The 3-in-1 functionality means that the dimensions are markedly different depending on what mode you have the Spectre in. Opened up to full tablet or desktop size, the Spectre Foldable measures 0.33 by 14.8 by 10.9 inches and weighs 2.99 pounds. That’s just enough for a comfortable desktop experience, but it’s way too big for a comfortable tablet to carry and hold. This is more of a tablet you’ll want to lay flat on the table.
(Credit: Joseph Maldonado)
But that’s drastically different in size from the compact package you get when the PC is folded closed, measuring 0.84 by 10.9 by 7.5 inches, and weighing 3.58 pounds with the included keyboard and pen attached. That’s a lot easier to carry around or slip into a bag.
HP has built in a super cool trick for both the keyboard and pen: Wireless induction coils inside charge the devices whenever they’re magnetically docked on the machine. For the pen, that means it will charge whenever it’s not being used, so it’s always ready when you grab it. The keyboard, on the other hand, charges whenever it’s magnetically docked in laptop mode, so it will top up the battery as it’s used. However, HP includes a charging cable for the keyboard, since it’s possible you might run down the keyboard battery while using the system in desktop mode, which can’t possibly charge the keyboard otherwise.
(Credit: Joseph Maldonado)
The keyboard provides a surprisingly robust and stable typing experience for being wafer-thin and hinged in the middle. I was expecting extra-shallow keystrokes and the sort of barely-there design that you’d get from most 2-in-1 tablet keyboard covers, but this was much closer in quality to a standard laptop keyboard. The touchpad, which uses a mechanical click instead of a haptic touchpad, was even more satisfying. The result is a surprisingly robust feel while tapping and swiping.
Thanks to a quartet of Bang & Olufsen speakers positioned around the edges of the display, HP’s audio is impressive here, too. The every-edge-has-a-speaker approach means that you’ll get decent sound whether using it as a laptop, a tablet, or a desktop.
Of course, the display is more than just a fancy folder. The OLED panel achieves 99.9% DCI-P3 color coverage and features IMAX Enhanced certification for HDR and color, meaning that it looks well-lit and vibrant at any angle and in any lighting. Our brightness test registered 396 nits of brightness for normal content, but HP claims up to 500 nits for HDR content.
The built-in webcam shoots 5-megapixel images, and it includes both IR for Windows Hello and a physical privacy shutter with a hard switch. HP’s video controls add visual enhancements like background blur and filters. In my time with the system, the camera’s video always looked sharp and detailed with lifelike color.
My biggest issue with the camera isn’t the camera at all, but its position. In laptop mode, it’s centered over the display, but in desktop mode, it’s way over on the left bezel, and the camera orientation doesn’t rotate as you shift from laptop to tablet or desktop modes, making desktop webcam use look like vertical video shot on a phone, and that with the additional irritation of being way off center. If it had a wider angle in desktop mode, it might be less of a problem. But the narrow image and off-center position meant that, when sitting dead center in front of the 17-inch screen, less than half of my face was visible on-camera.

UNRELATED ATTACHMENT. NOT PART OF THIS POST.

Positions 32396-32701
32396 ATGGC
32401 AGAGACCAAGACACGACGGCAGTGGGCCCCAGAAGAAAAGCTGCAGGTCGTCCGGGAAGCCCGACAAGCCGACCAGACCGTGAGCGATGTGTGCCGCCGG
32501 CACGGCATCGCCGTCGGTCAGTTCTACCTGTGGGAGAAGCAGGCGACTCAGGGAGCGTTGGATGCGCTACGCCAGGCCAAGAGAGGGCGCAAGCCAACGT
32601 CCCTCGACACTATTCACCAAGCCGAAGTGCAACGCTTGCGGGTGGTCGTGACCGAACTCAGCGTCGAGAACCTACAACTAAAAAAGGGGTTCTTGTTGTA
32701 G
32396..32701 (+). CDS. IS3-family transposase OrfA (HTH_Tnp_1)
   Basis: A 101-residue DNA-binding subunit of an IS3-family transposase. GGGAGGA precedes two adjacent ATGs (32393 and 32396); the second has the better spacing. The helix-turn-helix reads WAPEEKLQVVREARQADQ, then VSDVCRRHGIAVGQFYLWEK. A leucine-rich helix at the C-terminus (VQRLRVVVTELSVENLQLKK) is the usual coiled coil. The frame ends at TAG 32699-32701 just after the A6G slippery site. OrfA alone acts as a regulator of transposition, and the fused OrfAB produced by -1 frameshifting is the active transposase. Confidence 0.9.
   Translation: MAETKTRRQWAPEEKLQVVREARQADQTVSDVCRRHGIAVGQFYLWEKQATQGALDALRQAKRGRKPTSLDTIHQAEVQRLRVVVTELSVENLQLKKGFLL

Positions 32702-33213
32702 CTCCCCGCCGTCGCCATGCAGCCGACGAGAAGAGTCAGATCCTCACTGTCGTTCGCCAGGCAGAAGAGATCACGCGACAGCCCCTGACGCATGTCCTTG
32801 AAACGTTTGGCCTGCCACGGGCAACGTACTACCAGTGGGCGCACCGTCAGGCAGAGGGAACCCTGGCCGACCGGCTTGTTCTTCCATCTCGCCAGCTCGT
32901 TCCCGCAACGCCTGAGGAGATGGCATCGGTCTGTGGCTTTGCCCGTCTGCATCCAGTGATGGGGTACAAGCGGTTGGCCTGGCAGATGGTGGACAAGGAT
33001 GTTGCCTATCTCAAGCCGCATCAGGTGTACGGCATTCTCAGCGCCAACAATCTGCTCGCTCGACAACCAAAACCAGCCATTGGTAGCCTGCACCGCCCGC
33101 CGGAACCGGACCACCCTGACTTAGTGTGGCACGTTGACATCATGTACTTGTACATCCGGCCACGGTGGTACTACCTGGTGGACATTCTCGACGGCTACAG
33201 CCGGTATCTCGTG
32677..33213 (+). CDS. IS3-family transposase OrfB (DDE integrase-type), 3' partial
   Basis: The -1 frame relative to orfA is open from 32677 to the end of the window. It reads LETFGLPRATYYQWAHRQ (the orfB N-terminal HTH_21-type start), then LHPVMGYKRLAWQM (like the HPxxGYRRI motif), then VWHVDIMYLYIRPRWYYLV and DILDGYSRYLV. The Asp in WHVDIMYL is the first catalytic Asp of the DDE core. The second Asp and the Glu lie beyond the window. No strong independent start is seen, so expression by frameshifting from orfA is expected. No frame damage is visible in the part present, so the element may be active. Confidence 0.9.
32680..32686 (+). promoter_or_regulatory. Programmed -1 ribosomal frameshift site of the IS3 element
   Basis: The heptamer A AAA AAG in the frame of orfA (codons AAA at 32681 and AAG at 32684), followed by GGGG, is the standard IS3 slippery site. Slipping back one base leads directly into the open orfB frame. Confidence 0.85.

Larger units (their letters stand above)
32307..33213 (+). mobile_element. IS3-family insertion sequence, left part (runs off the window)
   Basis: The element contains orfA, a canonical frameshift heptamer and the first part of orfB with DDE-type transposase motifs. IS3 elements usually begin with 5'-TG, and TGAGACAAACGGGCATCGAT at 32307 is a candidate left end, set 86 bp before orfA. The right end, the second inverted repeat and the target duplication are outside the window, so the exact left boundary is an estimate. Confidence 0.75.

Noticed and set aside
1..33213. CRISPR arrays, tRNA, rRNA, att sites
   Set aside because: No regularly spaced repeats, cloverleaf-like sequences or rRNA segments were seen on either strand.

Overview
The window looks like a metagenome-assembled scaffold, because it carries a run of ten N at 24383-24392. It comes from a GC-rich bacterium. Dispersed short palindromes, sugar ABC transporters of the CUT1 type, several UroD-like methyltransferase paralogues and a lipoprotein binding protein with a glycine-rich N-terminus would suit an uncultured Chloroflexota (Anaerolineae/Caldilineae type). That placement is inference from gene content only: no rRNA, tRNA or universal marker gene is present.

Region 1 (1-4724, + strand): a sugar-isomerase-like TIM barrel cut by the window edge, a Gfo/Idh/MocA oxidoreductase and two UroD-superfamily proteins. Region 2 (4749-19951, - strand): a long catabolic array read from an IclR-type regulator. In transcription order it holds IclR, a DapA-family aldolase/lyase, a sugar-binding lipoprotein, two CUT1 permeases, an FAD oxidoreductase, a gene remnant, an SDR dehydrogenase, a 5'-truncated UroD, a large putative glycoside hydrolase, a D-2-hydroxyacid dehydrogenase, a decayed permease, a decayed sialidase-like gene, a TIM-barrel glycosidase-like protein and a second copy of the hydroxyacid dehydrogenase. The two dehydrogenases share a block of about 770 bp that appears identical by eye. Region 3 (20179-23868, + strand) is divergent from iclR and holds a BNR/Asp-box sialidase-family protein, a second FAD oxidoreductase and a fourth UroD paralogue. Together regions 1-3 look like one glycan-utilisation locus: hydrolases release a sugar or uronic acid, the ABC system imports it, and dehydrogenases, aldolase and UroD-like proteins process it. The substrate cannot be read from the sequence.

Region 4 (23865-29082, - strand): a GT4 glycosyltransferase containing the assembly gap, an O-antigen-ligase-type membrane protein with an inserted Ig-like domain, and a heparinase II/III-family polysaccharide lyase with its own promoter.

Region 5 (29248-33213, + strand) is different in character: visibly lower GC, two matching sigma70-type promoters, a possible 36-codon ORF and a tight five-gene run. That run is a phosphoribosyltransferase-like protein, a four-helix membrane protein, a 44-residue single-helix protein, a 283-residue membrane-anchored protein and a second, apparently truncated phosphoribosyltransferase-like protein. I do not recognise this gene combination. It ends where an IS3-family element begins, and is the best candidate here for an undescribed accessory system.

An Oddly Placed Duo of Ports
Another gripe is the port selection. To keep things ultra-thin and avoid the complication of the different user modes, the Spectre Foldable only has two ports, a pair of Thunderbolt 4/USB-C connections. This avoids the thickness that would be needed for something like USB-A or HDMI, and you’d think it would side-step the trouble of having ports on one side of the chassis in laptop mode, and a different part of the machine in desktop or tablet modes.
(Credit: Joseph Maldonado)
In fact, HP positioned the two Thunderbolt ports (which double as charging ports for the system), so that one is always located near a bottom corner of the screen. That’s handy for powering the Spectre in laptop or desktop mode but it’s a lot less convenient if you need to also plug in an external drive, because the second port is now also always at the top of the display regardless of which mode it’s in. HP smartly included a port adapter, which gives you USB, USB 3.0 and HDMI, as well as power pass-thru, but it has no additional USB-C connection, and nothing like a card slot or Ethernet connection.
The Spectre Foldable PC has Wi-Fi 6E for networking and Bluetooth 5.3 for connecting the keyboard and pen. You’ll also need it for connecting speakers or headphones, since you’ll find no audio jack on the machine, an omission that makes me grumble every time.
Configurations: No Options, Big Price
Finally, it’s worth pointing out that the HP Spectre Foldable PC only comes in one configuration: A 17-inch model with an Intel Core i7-1250U processor, Intel Iris Xe graphics, 16GB of RAM, and a full terabyte of SSD storage.
You’ll find no options for extra storage or memory, no choices in CPU or GPU, and no budget configurations. And boy, do I wish a budget option was available, because the price on this system is absurd at $4,999.99.
(Credit: Joseph Maldonado)
That’s $1,500 costlier than the Asus Zenbook 17 Fold OLED’s $3,499 price, which we called “painfully expensive.” It’s legitimately expensive enough that you could pick up a tablet, laptop, and desktop PC for the price of this 3-in-1 machine, but that’s not even the worst part: It comes with a mere one-year warranty.